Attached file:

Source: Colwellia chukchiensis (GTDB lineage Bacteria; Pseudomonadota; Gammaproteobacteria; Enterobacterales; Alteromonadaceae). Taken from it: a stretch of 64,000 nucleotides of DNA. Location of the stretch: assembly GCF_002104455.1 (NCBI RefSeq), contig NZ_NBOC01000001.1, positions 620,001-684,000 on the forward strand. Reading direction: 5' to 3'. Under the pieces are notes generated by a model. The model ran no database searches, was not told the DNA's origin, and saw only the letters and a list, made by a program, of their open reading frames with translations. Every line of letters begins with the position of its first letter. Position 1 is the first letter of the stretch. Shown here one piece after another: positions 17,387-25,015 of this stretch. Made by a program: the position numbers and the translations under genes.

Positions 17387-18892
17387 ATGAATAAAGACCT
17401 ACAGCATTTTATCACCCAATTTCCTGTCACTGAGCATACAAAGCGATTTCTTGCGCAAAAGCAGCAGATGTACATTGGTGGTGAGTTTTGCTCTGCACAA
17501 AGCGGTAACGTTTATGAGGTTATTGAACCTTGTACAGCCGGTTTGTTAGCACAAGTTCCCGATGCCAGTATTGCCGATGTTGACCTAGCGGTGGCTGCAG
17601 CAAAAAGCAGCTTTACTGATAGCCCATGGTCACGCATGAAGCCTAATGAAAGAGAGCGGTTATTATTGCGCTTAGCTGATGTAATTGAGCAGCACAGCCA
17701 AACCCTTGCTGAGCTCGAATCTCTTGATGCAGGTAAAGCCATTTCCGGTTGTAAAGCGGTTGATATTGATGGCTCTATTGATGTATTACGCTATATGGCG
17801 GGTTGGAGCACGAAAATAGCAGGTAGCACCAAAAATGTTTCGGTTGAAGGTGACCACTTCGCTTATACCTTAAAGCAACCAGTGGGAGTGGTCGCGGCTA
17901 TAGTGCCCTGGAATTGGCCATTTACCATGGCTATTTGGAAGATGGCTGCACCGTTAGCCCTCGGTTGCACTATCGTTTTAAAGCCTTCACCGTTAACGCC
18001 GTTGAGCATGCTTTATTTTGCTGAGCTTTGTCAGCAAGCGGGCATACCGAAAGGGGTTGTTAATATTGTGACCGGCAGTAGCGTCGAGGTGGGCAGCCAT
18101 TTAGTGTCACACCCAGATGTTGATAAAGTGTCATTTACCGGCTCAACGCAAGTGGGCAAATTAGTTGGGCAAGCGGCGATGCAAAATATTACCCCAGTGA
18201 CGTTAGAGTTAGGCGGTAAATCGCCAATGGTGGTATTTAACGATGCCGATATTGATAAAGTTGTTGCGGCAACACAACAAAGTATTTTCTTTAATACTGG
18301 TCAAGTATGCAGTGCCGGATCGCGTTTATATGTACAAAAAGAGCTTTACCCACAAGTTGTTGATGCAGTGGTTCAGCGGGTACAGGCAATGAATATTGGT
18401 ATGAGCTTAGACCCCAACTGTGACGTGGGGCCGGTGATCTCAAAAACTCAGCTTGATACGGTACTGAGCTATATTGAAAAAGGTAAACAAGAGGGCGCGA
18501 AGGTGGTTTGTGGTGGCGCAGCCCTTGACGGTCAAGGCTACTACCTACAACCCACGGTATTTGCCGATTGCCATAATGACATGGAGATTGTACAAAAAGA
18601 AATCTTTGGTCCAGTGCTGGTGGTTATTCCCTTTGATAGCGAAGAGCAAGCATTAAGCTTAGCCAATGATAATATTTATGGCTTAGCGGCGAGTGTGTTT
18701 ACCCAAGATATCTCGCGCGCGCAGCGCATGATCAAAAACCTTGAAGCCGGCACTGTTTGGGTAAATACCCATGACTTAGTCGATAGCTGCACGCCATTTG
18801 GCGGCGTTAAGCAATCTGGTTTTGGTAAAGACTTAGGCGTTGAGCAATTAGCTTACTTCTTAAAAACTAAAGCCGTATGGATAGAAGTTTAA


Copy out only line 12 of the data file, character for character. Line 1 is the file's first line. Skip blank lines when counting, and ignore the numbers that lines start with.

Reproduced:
18201 CGTTAGAGTTAGGCGGTAAATCGCCAATGGTGGTATTTAACGATGCCGATATTGATAAAGTTGTTGCGGCAACACAACAAAGTATTTTCTTTAATACTGG